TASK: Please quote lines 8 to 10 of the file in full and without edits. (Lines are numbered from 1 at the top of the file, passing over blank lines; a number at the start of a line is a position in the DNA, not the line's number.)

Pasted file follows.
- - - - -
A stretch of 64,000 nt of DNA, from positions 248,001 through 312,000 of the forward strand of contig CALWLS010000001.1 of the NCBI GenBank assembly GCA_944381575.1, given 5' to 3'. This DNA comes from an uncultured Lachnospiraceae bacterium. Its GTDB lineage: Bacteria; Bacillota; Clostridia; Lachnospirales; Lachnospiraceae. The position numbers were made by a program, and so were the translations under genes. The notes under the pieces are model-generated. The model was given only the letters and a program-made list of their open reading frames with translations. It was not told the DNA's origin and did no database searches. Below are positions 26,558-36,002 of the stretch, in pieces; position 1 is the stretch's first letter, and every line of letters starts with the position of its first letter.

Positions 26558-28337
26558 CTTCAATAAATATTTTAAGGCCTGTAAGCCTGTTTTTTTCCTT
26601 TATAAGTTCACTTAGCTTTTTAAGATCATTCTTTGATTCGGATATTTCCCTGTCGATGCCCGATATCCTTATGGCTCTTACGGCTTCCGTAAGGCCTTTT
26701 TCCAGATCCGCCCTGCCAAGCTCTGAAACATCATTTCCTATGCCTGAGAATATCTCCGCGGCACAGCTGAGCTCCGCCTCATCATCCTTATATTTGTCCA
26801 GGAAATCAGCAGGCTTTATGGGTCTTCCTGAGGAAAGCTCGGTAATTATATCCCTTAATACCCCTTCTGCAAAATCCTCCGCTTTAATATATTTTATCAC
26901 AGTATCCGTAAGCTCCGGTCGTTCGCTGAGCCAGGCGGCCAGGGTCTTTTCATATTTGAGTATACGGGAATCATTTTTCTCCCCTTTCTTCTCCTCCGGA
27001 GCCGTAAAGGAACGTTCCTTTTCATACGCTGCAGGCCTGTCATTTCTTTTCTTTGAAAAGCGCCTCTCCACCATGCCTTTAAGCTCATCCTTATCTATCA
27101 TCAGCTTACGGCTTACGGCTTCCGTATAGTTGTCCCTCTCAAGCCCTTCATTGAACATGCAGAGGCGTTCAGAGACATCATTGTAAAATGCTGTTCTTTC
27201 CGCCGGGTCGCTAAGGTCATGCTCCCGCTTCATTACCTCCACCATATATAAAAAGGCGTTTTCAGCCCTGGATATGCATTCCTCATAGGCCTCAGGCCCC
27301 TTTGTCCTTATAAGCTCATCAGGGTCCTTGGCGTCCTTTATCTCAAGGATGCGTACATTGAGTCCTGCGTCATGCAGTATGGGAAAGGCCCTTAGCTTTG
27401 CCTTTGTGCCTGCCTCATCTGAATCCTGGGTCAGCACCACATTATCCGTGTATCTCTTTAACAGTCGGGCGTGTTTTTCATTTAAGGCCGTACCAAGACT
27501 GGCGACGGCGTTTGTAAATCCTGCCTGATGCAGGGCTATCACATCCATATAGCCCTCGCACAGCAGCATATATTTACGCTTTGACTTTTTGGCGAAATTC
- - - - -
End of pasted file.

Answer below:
27001 GCCGTAAAGGAACGTTCCTTTTCATACGCTGCAGGCCTGTCATTTCTTTTCTTTGAAAAGCGCCTCTCCACCATGCCTTTAAGCTCATCCTTATCTATCA
27101 TCAGCTTACGGCTTACGGCTTCCGTATAGTTGTCCCTCTCAAGCCCTTCATTGAACATGCAGAGGCGTTCAGAGACATCATTGTAAAATGCTGTTCTTTC
27201 CGCCGGGTCGCTAAGGTCATGCTCCCGCTTCATTACCTCCACCATATATAAAAAGGCGTTTTCAGCCCTGGATATGCATTCCTCATAGGCCTCAGGCCCC